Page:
Once the offending substances are identified, the cure can commence. This simply requires bringing the allergen close to the patient, always held in a glass container, and then applying acupressure to specific points on the back. Even more amazing, this method can be used to cure even life-threatening autoimmune diseases. “As an example, a dog with autoimmune hemolytic anemia can be treated with his own blood in a glass vial.”

It is probably unnecessary to point out that there is no scientific evidence to support the theory or methods of NAET. No controlled research has been conducted on the treatment (nor should it be, since it would be unethical abuse of patients and waste of resources to perform a clinical trial on such voodoo), and numerous groups of allergy treatment specialists warn against the use of applied kinesiology and other bogus allergy diagnostic and treatment methods.

According to Dr. Khalsa, this magical restoration of normal energy flow in the patient, “moves the treatment of allergies out of the world of biology and into the world of physics.” I would be inclined to say instead that this approach moves the treatment of allergies out of the world of medicine and into the world of fantasy.





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13 Responses to NAET-A cure for allergies (NOT!)

  1. EL says:

    I’m a vet student and at one of the clinics I did my rotations, there was a practitioner who did this. I was just floored, it was so hard not to laugh. She kept excusing herself by saying, “I know it sounds weird but it really works.” There was a nice combo with homeopathy where some of the ‘allergens’ that were being tested were little vials of water that supposedly contained the ‘essence’ of various allergens. She said that while holding the vial she just had to think of the substance while testing the arm strength of the person holding the dog.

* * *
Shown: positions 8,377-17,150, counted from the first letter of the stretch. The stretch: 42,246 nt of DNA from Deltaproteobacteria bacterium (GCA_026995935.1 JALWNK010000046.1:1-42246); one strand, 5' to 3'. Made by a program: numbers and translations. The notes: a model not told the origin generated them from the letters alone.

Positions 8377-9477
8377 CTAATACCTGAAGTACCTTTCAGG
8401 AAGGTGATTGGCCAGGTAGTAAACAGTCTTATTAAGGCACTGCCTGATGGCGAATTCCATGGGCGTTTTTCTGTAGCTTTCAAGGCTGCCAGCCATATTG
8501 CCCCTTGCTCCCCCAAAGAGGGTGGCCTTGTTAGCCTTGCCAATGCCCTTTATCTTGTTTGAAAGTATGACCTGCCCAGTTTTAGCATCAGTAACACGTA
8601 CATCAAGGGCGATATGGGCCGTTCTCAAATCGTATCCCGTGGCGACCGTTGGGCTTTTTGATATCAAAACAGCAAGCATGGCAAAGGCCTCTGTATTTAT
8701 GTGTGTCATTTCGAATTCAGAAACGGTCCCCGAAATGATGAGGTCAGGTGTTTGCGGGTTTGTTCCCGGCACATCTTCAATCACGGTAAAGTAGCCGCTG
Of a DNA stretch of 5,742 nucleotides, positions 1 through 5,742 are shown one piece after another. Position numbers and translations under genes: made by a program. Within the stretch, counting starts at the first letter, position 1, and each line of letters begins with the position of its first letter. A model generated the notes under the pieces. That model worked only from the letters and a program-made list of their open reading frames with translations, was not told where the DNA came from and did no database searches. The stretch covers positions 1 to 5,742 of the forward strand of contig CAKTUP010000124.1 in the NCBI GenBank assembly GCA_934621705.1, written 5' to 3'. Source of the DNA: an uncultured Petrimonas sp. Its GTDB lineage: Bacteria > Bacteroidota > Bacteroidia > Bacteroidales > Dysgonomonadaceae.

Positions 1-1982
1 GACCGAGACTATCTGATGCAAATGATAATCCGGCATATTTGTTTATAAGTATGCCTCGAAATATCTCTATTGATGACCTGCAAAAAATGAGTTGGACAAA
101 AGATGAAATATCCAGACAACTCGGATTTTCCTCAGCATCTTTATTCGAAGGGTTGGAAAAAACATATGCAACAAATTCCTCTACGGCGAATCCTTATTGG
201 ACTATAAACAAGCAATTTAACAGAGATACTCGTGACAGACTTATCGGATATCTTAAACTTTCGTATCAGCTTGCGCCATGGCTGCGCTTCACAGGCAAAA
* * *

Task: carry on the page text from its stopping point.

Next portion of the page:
The consult ended with the client being told that the dog mustn’t come into contact with any of the allergens they had treated that day for the next 24 hours. In order to do this, the “vet” recommended that the dog be left in the car, since it was otherwise impossible for her to avoid both carpet and grass.

  2. skeptvet says:

    So difficult to fathom how anyone can believe this nonsense! Such ignorance not just of science but of why we need science and how unreliable our subjective impressions can be.

  3. v.t. says:


    You’re right, we could all die laughing if it weren’t so terribly tragic.

  4. Beccy Higman says:

    What the hell kind of car was it that didn’t have carpet? Even if the rest of it wasn’t complete junk … which obviously it was.

  5. EL says:

    I think the idea was that the dog’s blankets were in the back of the car (hatchback) and the blankets weren’t one of the things she was “allergic” to.

  6. Art Malernee dvm says:

    I’m a vet student and at one of the clinics I did my rotations, there was a practitioner who did this.>>>
    The practioner will probably next use the fact her clinic did rotation for the vet school to get herself appointed to the state board. Did you at least complain to someone at vet school about what kind of mind they were using to shape your education? I would wait until after the rotation clinic gives you a grade

  7. lorac says:

    Amazing! The ingenuity of quacks and the gullibility of pet owners is just gob-smacking. Unfortunately, one or two of my agility friends are the gullible. There’s nothing that I can say that will put a crack in their belief.

  8. Hayes says: